Can a symphony describe Covid quarantine?

Can a symphony describe Covid quarantine?


norman lebrecht

February 26, 2021

From the Lebrecht Album of the Week:

I had serious qualms about listening to, let alone reviewing, a symphony that purports to describe our present situation. We all know by now the effects this pandemic has wrought on our lives, and we also remember the lives it has taken. Music has limitations in conveying such losses in abstract form. Mostly, one feels, it shouldn’t try.

But if you are a composer called Tchaikovsky it will take more than a public health crisis to stop you relating to an historic event, be it Napoleon or cholera. Alexander Tchaikovsky, 75 years old this month….

Read on here.

And here.

En francais ici.

More languages follow.



  • Gary Freer says:

    That didn’t stop Shostakovich writing a symphony about an even more serious military and public health emergency in wartime Leningrad? Or Haydn writing a Mass as Napoleon approached Vienna?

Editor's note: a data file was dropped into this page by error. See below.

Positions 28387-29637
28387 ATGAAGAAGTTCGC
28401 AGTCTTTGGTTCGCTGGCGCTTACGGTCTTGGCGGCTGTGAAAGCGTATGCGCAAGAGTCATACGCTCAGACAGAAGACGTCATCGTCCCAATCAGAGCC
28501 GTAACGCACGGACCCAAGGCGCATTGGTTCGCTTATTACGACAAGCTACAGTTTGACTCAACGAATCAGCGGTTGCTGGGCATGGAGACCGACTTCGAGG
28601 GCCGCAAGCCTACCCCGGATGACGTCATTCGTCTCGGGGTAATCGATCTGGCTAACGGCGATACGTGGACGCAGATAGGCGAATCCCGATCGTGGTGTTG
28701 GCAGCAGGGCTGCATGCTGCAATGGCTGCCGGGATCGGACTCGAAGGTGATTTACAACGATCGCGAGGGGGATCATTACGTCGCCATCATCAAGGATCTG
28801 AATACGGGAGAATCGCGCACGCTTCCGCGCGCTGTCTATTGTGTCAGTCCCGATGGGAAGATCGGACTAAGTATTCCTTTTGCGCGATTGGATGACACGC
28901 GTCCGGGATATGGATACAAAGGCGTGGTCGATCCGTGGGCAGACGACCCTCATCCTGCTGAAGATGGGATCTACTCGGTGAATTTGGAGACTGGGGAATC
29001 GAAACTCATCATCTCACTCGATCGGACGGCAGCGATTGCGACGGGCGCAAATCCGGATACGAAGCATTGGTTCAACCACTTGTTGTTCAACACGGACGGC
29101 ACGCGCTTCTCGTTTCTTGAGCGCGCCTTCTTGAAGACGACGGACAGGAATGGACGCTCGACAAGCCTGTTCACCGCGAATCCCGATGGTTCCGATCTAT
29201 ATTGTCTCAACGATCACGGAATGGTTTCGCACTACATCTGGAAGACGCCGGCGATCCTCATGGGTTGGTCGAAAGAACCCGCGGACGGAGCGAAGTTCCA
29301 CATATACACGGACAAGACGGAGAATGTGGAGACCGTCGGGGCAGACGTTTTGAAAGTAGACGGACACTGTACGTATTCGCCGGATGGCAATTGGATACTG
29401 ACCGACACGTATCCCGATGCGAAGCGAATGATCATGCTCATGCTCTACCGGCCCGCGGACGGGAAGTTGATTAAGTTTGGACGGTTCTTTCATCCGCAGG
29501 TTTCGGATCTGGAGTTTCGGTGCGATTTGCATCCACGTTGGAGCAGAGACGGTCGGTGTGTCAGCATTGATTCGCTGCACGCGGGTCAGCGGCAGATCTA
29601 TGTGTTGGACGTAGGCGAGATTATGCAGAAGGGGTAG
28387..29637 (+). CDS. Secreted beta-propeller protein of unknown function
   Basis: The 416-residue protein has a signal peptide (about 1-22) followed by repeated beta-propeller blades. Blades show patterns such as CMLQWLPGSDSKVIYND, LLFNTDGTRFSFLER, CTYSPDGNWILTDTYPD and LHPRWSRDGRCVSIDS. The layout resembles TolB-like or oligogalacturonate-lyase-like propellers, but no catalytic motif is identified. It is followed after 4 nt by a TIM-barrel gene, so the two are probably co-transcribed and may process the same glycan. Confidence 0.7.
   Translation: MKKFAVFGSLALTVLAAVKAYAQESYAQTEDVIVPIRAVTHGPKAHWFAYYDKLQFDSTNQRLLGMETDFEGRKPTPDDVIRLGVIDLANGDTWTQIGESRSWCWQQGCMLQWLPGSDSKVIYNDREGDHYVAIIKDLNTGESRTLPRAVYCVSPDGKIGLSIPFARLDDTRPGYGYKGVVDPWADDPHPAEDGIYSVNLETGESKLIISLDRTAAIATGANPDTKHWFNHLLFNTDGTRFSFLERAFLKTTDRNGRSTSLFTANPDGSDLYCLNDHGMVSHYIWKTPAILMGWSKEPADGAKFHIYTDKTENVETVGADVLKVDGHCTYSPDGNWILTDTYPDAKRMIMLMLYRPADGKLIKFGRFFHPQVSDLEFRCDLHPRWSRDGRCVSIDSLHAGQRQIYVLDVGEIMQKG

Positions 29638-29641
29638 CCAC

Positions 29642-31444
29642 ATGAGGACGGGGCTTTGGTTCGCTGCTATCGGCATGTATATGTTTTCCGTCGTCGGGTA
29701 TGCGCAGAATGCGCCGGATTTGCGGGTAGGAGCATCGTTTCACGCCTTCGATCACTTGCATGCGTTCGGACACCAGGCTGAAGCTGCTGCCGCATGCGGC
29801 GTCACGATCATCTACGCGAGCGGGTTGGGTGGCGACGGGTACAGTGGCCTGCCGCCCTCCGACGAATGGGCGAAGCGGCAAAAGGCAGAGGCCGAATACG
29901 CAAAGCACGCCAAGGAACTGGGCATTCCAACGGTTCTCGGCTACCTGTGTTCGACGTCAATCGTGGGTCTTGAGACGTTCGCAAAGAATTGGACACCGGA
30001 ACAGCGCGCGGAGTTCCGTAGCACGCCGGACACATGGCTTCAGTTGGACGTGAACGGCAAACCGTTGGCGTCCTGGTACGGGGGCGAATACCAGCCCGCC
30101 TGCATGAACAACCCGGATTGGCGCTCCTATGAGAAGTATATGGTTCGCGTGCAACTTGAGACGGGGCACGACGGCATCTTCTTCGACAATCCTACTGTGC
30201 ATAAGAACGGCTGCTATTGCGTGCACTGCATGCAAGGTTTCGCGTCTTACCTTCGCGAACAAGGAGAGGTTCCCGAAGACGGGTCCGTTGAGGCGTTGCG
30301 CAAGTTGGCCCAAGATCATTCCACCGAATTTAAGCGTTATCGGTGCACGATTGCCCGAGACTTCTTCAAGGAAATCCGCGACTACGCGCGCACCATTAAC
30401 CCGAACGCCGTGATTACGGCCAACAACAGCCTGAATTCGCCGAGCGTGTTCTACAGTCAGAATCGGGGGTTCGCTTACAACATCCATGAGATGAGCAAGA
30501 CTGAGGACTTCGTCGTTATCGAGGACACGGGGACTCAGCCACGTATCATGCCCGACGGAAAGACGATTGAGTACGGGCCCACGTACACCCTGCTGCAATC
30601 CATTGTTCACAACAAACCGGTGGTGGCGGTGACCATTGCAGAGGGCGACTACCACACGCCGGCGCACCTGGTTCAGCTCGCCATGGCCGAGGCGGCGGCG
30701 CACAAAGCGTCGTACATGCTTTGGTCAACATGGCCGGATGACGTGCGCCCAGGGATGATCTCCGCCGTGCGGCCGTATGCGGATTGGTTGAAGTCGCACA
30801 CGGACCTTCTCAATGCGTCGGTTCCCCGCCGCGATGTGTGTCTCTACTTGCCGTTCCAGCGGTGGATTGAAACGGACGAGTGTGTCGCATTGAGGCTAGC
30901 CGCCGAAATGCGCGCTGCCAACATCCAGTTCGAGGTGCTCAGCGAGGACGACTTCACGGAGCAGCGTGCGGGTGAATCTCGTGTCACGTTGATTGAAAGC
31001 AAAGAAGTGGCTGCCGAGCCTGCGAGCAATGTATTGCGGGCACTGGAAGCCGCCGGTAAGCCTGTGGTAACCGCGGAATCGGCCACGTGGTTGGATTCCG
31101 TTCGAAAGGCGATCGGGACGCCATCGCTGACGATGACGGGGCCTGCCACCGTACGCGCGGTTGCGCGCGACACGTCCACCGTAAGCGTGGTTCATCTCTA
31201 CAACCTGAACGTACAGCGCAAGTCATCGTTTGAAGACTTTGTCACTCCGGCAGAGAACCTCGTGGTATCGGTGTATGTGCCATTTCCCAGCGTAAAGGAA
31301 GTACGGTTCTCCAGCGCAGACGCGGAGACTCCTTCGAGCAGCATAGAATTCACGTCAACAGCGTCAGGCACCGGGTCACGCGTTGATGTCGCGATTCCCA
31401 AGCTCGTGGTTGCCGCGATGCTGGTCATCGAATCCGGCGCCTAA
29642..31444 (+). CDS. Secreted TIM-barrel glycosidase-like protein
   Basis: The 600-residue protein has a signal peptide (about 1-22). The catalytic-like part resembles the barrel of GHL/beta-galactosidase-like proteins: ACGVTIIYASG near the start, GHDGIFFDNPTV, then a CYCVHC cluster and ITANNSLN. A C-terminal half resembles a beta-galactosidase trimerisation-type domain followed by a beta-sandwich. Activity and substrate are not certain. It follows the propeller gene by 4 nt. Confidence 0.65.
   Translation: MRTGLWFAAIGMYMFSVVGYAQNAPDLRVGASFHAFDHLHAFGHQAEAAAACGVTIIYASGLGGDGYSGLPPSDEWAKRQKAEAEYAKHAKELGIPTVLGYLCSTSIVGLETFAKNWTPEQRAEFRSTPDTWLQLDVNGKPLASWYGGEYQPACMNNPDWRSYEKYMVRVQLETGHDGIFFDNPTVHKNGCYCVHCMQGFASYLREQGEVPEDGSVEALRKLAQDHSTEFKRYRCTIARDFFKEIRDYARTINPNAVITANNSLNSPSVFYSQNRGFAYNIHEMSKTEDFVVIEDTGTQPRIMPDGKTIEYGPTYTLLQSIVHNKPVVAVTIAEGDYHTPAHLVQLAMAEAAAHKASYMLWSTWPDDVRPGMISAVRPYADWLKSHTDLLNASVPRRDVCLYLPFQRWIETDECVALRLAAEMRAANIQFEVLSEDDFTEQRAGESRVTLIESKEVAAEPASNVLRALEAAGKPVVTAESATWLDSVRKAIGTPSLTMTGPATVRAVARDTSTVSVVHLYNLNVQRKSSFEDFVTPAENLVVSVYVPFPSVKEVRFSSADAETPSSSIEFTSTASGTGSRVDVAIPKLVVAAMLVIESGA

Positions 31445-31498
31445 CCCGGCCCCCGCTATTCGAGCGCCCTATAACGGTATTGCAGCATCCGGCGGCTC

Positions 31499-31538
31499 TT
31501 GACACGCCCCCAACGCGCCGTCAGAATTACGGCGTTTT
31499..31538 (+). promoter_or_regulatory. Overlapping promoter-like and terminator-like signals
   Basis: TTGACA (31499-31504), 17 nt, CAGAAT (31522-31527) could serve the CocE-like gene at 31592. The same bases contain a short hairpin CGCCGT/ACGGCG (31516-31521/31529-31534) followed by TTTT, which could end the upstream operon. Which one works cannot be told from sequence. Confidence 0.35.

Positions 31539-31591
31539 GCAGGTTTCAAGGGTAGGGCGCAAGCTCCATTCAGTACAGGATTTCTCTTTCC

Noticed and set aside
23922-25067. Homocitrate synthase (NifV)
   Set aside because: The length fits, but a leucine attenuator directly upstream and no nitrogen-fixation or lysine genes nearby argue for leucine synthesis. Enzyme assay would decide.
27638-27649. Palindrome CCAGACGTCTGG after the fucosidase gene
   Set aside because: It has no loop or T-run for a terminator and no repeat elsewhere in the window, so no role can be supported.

• John Borstlap says:

      Or Strauss writing Rosenkavalier after Pauline bitterly complained about Elektra’s dissonances, or Schoenberg writing his first atonal piece when his wife left him for his friend Gerstl, or John Cage holding his breath when he heard about the Kern County Earthquake on July 21st 1952 and wrote his 4’33”. Bach wrote his Kunst der Fuge when one of his sons had said he didn’t like fugues in general and his father’s in particular.

  • yujafan says:

    Cudos indeed to Martin Anderson, the driving force behind Toccata, for bringing to light music that others might fear to touch. Many Toccata recordings and books have long been staples of my library.

    • John Borstlap says:

      Lots of noise, some beautiful orchestral effects, and hardly any musical substance. The tuttis like one-pan meals: throwing-in everything at hand.